Among the many excellent cars I was sad to say goodbye to after BS6 norms kicked in, the Skoda Kodiaq was right up there. Thankfully, Skoda’s flagship SUV is back after a near-two-year hiatus, and it’s got more than a handful of changes, the most important of which is under the bonnet. Gone is the decently punchy 2.0 TDI engine, and in comes the now ubiquitous 2.0 TSI engine. You do see this engine in a variety of Volkswagen Group cars — from Skoda’s Octavia and Superb to the Volkswagen Tiguan and Audi Q2 — but that takes nothing away from just how good it is.
Refinement is absolutely top-notch, as there’s barely a murmur at idle, though the level of sound-deadening is also quite high. Perhaps the best bit about this 1984cc four-cylinder turbo-petrol engine is that it plays the beast and the gentle giant with equal poise. There’s an even, and firm, shove from about 1500 rpm onwards, which doesn’t stop until the redline. The sound from the exhaust matches the surge in motion, so much so that you may find yourself pushing the car harder than necessary. And that’s Kodiaq moment number one.
The seven-speed dual-clutch auto gearbox gels beautifully with the engine, becoming snappier in Sport mode, especially when the paddle shifters are used. It’s rare to find an SUV this large, and in this price bracket, that can be considered quick — Skoda claims a 0-100 kph time of 7.8 seconds. In light of the near-1.8-tonne kerb weight, that’s particularly good, though you will need to engage launch control to achieve that. You can feel power being sent to the rear wheels when required, but it’s only if you’re seriously paying attention, which wouldn’t be wise at the speeds you’ll be doing by that point.
Slowing down from triple digit speeds is also accomplished quickly, but you’ll definitely be aware that the Kodiaq is a massive thing trying its best to shed momentum. It’s not that the suspension has a lot of give, or that the chassis feels bendy in any way. In fact, Skoda has added what it calls DCC, or Dynamic Chassis Control, which isn’t as geeky as it sounds. It’s a system that adjusts the dampers depending on the drive mode, and it works without a hitch. The suspension does stiffen up nicely in Sport mode, but the sheer bulk of the Kodiaq means you won’t be chucking it around corners too enthusiastically.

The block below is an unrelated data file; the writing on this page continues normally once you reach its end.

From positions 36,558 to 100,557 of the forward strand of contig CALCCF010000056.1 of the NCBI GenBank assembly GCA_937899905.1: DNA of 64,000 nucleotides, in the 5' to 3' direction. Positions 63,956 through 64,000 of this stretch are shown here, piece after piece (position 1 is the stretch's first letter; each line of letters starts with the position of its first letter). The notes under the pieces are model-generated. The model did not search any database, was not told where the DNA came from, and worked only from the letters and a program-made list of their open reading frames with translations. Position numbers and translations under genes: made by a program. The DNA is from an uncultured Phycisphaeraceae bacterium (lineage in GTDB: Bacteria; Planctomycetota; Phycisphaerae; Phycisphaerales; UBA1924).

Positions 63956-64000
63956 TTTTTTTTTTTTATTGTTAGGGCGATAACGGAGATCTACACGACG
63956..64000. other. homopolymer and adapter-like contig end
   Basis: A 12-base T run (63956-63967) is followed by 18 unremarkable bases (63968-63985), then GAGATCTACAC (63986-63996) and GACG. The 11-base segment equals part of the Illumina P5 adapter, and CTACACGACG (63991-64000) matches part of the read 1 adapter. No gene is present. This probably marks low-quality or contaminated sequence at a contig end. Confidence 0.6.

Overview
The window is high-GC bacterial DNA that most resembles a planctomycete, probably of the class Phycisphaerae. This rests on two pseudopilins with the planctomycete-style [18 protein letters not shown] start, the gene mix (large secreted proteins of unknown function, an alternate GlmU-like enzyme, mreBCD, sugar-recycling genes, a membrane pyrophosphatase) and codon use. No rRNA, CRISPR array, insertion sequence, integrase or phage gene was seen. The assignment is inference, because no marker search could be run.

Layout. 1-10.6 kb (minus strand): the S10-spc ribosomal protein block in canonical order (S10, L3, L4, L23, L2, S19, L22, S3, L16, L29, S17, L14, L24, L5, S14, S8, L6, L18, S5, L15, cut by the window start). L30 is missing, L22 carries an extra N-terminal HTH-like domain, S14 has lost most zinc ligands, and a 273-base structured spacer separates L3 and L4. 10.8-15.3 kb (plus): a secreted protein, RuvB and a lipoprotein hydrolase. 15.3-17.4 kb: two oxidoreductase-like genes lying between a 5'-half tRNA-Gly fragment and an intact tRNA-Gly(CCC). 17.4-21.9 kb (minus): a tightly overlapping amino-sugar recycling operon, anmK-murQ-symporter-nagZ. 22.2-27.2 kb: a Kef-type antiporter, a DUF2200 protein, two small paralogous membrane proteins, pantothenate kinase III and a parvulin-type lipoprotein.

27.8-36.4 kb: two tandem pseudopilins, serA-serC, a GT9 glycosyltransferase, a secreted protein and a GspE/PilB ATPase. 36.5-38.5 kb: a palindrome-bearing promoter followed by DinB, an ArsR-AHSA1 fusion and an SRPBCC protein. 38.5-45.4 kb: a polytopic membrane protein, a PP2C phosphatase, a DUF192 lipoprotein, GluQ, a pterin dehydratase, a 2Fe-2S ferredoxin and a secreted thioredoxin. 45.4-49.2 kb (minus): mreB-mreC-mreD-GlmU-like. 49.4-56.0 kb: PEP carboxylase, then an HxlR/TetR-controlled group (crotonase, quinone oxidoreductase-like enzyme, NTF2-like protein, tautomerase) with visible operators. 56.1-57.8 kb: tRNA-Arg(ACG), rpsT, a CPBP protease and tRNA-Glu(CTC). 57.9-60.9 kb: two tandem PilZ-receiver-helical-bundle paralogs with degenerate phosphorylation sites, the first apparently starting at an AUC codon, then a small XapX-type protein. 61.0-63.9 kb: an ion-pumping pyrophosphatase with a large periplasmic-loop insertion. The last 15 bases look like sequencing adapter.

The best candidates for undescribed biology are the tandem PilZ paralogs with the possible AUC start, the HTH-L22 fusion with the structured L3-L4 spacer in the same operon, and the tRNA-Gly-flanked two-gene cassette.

The DCC works best in Comfort mode, providing a well-cushioned ride, regardless of the speed. It smooths out the sharp cracks and large bumps found on most city roads, and absolutely smothers road undulations on the highway, making it a fantastic cruiser. What also helps its ability to munch miles — to a certain degree — is the coast function, which did manage to eke out a little more from each litre of fuel. The seamless engine auto start-stop system may also help bring the mileage conscious some peace of mind; after all, this is a large petrol-powered SUV.
If you find yourself in a situation that requires the Kodiaq to take on some off-road terrain, don’t bet on it doing as well as some of its ladder-frame-based rivals. There is a dedicated off-road mode, and the ground clearance is decent, though I wouldn’t have it go over anything more than a beginner’s level trail. Plus, it would be a shame to tarnish that lovely blue shade the Kodiaq comes in. This fully-loaded Laurin & Klement is also available in white, grey, and black.
The Kodiaq has always been a big, imposing SUV, and the facelift has only accentuated that look. The slimmer headlights make the front seem even bigger, and the new LED DRLs do appear to be dazzling eyelashes in the dark. Another nice touch are the dynamic turn indicators integrated into the sharper LED tail-lights. The new 18-inch dual-tone alloy wheels look smart, too.
Like on the outside, the changes in the cabin are subtle. The new two-spoke Skoda steering wheel suits the bright cabin, more than in the Octavia or the Kushaq. You could spend an hour or so playing with the number of options on the clear ‘Virtual Cockpit’ digital instrument cluster, and the updated 8.0-inch infotainment unit with in-built navigation and wireless Android Auto and Apple Carplay is easy to use and slick besides.
Other than the last row — which is best for children, or folded away to make massive amounts of luggage space — the sense of space and the level of comfort provided by this three-row SUV is another Kodiaq moment. Now, the front seats even get ventilation and heating, and audiophiles will like the new 12-speaker CANTON audio system.
For those interested in getting one, well, you’re clean out of luck; the first batch of 1200 that was assembled in India has been sold out. It seems like the high Rs 34.99–37.49 lakh (ex-showroom, India) price tag didn’t deter customers at all. Skoda has confirmed there will be another batch on its way, and I’m hoping it’ll come soon. I can’t wait to go road-tripping in one. That’ll be the final Kodiaq moment.
AUTODATASkoda Kodiaq 2.0 TSI Laurin & Klement
1984cc, I4, turbo-petrol
188 bhp@4200-6000 rpm
32.63 kgm@1500-4100 rpm
F/R: 235/55 R18
Rs 38.49 lakh (ex-showroom, India)